Tuesday, November 23, 2010

Get a Hold of Yourself, Val!

I started this post by looking back on my google calendar, trying to remember the last time I was consistently eating nutritionally and sparingly. Ummm....it's been a while. I was doing pretty well for a few weeks before our New England vacation. I wasn't doing great, but since I was working out so much I was getting in better shape. Then vacation was a blur of butter and seafood. Oh, and wine.

Now, I'm just flat out out of control. Eating what I want, when I want with absolutely no regards to health, nutrition or amount. For weeks I've been saying in my head " This stops now." Well, guess what? It hasn't stopped. Tonight, I had dessert twice. Twice! What the heck is going on!! And, I spilled hot chocolate on my hand while making dessert #2! Really, Val? You want dessert (#2!) so badly you burn yourself for it?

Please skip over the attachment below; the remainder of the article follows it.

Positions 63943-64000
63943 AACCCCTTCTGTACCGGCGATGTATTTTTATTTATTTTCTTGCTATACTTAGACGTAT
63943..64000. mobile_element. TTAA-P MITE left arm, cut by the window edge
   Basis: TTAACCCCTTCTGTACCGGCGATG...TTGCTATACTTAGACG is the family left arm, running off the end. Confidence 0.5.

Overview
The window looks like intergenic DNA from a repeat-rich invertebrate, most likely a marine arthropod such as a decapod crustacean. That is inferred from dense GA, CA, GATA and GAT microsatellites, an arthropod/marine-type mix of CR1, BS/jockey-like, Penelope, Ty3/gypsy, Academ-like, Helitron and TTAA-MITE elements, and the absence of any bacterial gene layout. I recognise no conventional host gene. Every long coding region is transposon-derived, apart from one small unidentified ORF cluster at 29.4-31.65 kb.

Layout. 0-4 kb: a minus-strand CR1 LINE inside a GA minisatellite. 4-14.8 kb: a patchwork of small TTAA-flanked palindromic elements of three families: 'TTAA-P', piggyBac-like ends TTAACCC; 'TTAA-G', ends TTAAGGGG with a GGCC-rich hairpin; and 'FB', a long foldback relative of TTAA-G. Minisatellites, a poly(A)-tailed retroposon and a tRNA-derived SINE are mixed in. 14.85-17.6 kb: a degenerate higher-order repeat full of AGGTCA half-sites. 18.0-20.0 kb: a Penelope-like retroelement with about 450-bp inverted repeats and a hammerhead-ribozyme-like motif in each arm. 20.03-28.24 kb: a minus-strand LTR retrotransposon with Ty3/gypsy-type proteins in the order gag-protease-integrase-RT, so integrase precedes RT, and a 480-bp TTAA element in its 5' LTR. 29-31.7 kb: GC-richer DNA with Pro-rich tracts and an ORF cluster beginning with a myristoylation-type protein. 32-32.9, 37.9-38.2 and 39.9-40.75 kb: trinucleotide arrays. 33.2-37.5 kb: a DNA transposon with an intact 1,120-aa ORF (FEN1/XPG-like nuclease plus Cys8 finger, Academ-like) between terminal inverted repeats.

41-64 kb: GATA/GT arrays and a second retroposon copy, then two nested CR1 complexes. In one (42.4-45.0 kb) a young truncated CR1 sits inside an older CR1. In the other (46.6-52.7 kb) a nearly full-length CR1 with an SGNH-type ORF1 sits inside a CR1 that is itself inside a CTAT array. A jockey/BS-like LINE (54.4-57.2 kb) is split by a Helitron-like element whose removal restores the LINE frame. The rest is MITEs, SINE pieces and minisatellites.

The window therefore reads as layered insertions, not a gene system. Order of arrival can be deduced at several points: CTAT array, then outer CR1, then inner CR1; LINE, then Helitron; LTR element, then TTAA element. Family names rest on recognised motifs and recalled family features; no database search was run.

By announcing "This stops now" on here, I think I'll listen to myself. I'll hold myself accountable. Maybe not even for myself, but for all the other folks out there who need motivation to get back in shape themselves. And I'll feel like a fool going for '2nd breakfast' if my co-workers are around!

So, what's my game plan?

First, I need to admit that from a baseline of "old lady" schedule, my schedule has become even more geriatric. I'm totally okay with this. My atypical schedule, however, requires me to have an atypical eating schedule. I need to focus on my body's needs instead of society's generally accepted eating times. For me, this means eating breakfast at 4:30 or 5 am before my morning workout. Then, I'll eat again when I'm hungry-either mid-morning or lunch- but I won't eat the food at work (see below). Instead, I'll eat my healthy choices that I bring to work. Then I can have a snack in the afternoon if I'm stuck late at work or a super early dinner somewhere b/t 3-5 pm before my evening work-out. Then bed at 8 or 8:30. Yes, I know how crazy this sounds. But I think it will work for me. That's all that really matters.